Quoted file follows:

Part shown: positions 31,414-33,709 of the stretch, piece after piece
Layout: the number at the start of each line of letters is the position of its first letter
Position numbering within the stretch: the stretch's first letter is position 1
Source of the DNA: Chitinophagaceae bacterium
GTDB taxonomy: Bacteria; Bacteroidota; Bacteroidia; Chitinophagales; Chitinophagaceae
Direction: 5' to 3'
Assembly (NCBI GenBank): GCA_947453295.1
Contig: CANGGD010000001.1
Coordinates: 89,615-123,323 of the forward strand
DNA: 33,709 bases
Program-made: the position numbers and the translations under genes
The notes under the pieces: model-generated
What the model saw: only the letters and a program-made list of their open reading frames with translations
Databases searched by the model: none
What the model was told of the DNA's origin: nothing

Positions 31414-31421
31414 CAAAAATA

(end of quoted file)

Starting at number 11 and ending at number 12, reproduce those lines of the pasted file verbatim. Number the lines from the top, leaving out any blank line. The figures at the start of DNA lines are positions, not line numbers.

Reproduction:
Program-made: the position numbers and the translations under genes
The notes under the pieces: model-generated